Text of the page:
The Lower Garden District has a new social spot that features natural wine by local experts. Uznea Bauer, Cory Cartwright, and Tyler Robinson opened The Tell Me Bar on St. Thomas Street near the Pontchartrain Expressway in December 2022.
It specializes in natural wine, which Bauer described it as wine created with as little intervention as possible. “You’re working as ‘hands-off’ as possible in the vineyard. You’re not using chemicals, pesticides or insecticides other than herbal applications and copper — more natural things with no chemicals,” she said.
Tito’s Ceviche & Pisco recently opened its second location on St. Charles Avenue in the Lower Garden District. The Peruvian bistro opened in the former St. Charles Tavern on Sept. 28 and is serving lunch, happy hour and dinner.
The two owners of Tito’s Ceviche & Pisco, Tatiana and Juan Lock, began searching for a second location for their Magazine Street restaurant before the pandemic. In the summer of 2020, Lock was driving down St.
The Avenue Pub has new owners. Blue Oak BBQ founders Ronnie Evans and Philip Moseley have teamed up with the owners of the Frenchmen Street bar The Rambler, Steve Jeffcoat and Ryan Noland, to purchase the Pub in early September. The longtime St. Charles Avenue spot for beer, bourbon and bites is currently closed for renovations and will reopen sometime this month. Former owner Polly Watts helped her father, Duane Watts, open the divey 24-hour beer hangout in 1987.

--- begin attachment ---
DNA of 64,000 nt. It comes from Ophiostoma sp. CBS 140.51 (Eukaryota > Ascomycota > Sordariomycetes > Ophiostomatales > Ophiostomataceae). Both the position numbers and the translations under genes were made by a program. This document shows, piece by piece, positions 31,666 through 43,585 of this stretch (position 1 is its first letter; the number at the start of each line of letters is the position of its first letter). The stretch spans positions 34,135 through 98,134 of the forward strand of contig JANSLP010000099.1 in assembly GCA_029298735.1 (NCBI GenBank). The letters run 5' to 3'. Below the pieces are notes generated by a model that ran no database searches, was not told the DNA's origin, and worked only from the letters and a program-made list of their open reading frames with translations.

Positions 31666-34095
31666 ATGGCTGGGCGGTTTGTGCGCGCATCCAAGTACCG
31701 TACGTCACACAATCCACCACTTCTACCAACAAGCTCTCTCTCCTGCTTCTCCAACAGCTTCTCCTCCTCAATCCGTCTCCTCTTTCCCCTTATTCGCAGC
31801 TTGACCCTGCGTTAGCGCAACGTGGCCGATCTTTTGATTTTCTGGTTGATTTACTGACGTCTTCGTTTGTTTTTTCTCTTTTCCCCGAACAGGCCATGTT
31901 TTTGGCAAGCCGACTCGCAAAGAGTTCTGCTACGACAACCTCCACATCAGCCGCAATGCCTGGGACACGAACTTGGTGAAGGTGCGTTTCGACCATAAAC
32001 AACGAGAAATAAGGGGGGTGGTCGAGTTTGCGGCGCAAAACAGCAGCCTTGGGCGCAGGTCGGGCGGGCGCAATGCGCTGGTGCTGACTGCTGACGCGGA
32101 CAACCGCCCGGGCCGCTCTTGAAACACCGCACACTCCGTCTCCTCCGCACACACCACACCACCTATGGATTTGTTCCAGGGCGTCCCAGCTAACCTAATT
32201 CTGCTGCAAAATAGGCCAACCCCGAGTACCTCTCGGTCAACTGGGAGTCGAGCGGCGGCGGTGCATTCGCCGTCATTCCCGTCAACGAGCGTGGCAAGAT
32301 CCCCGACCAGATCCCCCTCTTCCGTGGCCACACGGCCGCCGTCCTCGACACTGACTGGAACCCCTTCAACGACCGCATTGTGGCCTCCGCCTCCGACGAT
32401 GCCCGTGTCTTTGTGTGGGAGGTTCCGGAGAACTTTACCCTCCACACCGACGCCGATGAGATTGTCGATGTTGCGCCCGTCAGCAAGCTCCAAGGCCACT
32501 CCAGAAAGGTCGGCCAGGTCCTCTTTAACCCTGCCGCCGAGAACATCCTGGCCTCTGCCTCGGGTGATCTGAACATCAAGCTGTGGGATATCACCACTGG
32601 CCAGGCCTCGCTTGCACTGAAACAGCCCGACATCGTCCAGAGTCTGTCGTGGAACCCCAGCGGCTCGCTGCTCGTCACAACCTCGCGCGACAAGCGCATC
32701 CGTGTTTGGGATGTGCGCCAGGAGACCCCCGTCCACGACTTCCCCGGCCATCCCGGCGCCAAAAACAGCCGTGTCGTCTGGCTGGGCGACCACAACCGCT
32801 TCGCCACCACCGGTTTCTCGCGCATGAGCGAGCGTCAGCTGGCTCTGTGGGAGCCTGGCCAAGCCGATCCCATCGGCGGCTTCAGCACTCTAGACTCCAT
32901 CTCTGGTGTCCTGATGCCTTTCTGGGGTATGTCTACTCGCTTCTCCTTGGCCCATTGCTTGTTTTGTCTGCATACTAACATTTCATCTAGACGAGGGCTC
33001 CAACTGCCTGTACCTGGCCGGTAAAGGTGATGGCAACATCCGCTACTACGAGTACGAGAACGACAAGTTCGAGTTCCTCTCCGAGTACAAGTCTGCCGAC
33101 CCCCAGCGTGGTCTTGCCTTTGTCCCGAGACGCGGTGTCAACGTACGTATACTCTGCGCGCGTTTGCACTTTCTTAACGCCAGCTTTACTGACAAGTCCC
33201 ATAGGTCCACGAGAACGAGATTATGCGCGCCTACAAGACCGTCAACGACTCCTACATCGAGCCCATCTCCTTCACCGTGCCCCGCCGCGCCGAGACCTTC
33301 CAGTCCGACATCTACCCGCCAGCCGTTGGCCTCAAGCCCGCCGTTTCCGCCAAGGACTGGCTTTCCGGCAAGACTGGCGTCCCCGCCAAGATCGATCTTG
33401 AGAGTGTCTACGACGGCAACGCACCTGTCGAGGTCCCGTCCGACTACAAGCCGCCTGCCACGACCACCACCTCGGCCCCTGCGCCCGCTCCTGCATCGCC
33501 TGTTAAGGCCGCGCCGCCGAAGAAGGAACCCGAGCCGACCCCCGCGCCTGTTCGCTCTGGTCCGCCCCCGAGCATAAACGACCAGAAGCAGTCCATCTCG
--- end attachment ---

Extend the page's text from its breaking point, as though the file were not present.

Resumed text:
HRI Communities announced it is set to move forward with a major renovation of the River Garden Apartments. The developer has closed on the financing for the $10 million renovation project. The mixed-income apartment homes were developed in 2003 as the first phase of the St. Thomas HOPE VI Redevelopment Project. The renovations at 913 Felicity Street will include comprehensive exterior and selective interior improvements, said HRI Communities President Josh Collen in a press release.